Mechanical Conversions Drying & Densification 
Mechanical Conversions Drying & Densification
by OSU
Video Lecture 11 of 25
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Date Added: April 19, 2016

Lecture Description

Biomass is almost always wet and often at least some of this water has to be removed before it can be used/processed. Drying is a very expensive and often overlooked step in using biomass. Biomass drying requires a considerable source of energy because removing water from biomass is harder than getting it to boil out of a pot and wood dryers are not all that efficient because it’s hard to heat awkward solids like biomass.

In a lot of ways pellets are looking like the future of small scale biomass combustion. They are much easier to handle than firewood and they are an engineered fuel, so they can be used in a precisely engineered manner, which increased efficiency and uptime. Pellet plants are operating all over the nation and in many states have taken over plants that were previously used to produce particle board and fiber board. New designs for better utilization of pellets are happening all the time and this area of bioenergy promises to be interesting area of development for years to come.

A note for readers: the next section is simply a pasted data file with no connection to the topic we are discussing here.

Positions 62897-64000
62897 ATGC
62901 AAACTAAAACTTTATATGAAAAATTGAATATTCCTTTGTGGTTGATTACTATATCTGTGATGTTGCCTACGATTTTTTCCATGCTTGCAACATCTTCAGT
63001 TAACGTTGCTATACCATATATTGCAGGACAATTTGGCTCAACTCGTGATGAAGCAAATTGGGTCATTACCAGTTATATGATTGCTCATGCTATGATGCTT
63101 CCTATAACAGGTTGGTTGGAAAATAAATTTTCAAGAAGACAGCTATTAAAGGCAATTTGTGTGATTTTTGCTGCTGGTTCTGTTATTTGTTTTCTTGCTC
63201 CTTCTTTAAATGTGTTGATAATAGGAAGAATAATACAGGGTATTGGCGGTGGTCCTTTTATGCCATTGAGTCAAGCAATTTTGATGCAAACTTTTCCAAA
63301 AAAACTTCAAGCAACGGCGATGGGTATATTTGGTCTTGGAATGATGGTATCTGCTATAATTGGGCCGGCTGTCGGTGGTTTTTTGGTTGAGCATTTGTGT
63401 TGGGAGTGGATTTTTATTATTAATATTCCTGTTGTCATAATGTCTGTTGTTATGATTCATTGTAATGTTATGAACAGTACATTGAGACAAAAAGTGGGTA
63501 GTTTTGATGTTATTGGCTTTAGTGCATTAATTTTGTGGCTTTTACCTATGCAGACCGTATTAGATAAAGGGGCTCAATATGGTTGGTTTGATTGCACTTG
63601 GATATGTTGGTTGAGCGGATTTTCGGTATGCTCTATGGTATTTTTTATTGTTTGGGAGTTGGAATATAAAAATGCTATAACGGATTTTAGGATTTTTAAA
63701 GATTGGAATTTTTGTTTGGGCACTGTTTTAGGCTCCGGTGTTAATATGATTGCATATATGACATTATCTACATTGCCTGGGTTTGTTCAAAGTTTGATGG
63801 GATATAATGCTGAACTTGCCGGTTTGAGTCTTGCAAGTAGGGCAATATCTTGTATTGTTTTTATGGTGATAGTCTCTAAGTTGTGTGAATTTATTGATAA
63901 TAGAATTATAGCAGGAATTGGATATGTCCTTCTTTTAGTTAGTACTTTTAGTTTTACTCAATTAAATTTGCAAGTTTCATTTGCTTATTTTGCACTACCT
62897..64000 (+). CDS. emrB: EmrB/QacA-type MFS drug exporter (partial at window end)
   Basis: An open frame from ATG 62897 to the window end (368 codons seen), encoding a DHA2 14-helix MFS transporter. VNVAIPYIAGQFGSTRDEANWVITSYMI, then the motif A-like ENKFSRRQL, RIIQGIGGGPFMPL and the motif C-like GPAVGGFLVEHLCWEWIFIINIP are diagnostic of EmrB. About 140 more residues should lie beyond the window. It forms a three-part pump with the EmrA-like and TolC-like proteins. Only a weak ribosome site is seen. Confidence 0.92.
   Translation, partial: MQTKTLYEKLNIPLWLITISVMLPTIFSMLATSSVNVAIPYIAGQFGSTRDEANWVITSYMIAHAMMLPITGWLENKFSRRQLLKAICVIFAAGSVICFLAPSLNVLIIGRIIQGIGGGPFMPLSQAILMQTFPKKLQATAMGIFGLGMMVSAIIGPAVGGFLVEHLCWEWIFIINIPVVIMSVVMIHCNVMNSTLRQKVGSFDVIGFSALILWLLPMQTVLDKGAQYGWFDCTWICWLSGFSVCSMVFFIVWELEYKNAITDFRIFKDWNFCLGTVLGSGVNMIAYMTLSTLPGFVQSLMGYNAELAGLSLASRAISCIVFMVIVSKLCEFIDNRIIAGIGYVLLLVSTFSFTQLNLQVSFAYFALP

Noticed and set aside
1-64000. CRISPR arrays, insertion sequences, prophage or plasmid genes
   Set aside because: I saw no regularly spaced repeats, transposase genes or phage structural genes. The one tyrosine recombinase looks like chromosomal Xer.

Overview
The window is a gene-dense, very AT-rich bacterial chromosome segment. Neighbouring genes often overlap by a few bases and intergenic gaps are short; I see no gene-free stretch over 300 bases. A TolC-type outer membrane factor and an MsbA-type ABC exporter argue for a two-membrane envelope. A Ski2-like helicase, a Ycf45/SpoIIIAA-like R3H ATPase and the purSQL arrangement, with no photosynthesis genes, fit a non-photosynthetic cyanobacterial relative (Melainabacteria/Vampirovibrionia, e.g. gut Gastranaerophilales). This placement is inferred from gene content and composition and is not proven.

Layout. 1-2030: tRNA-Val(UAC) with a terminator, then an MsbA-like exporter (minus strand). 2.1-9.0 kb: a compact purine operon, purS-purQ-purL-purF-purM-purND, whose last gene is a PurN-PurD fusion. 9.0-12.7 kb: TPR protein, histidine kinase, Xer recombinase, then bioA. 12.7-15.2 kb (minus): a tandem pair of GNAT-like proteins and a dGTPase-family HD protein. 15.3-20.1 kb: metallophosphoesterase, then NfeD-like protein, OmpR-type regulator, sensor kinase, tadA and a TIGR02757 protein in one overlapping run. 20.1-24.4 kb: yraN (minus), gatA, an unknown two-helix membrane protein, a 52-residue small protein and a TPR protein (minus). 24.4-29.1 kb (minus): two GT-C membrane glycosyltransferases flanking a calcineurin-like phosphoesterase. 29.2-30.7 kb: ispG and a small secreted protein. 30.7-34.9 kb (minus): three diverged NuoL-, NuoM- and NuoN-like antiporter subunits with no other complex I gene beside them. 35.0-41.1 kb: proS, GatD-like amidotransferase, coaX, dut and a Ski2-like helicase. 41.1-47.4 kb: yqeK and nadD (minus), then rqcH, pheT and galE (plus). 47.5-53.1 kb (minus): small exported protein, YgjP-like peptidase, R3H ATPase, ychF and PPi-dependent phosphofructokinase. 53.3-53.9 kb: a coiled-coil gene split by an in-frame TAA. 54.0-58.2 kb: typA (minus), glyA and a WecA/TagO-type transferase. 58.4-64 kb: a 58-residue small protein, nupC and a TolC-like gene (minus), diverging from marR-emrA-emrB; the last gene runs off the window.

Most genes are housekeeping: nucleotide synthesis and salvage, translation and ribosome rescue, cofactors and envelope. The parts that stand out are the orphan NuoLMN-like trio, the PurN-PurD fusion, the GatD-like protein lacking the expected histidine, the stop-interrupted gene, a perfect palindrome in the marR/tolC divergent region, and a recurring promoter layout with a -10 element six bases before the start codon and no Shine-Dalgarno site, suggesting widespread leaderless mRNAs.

Pellets are an excellent way to take loose biomass and make it uniform and high density. You can make pellets from any solid you can get to flow. It’s amazing to look at pellets and think about how different all those sources are, but yet the pellets look similar and would probably work in similar systems. This would be like being able to put gasoline or diesel into an engine and have it work just fine, so being able to make pellets from anything is a big deal.

If you are interested in receiving the written slide notes for each lecture, please contact the USDA supported Advanced Hardwood Biofuels Northwest project at; [email protected]

An associated online E-campus course is also offered at Oregon State University;

Advanced Hardwood Biofuels Northwest is supported by Agriculture and Food Research Initiative (AFRI) Competitive Grant no. 2011-68005-30407 from the USDA National Institute of Food and Agriculture (NIFA)

Course Index

Course Description

This series contains 25 short lectures, each between 10 and 15 minutes long. The content in these lectures is flexible and can be used in a variety of ways to communicate bioenergy concepts to audiences from diverse backgrounds. An important objective of this series is to present facts about bioenergy and biofuels, and use them to explore misconceptions.


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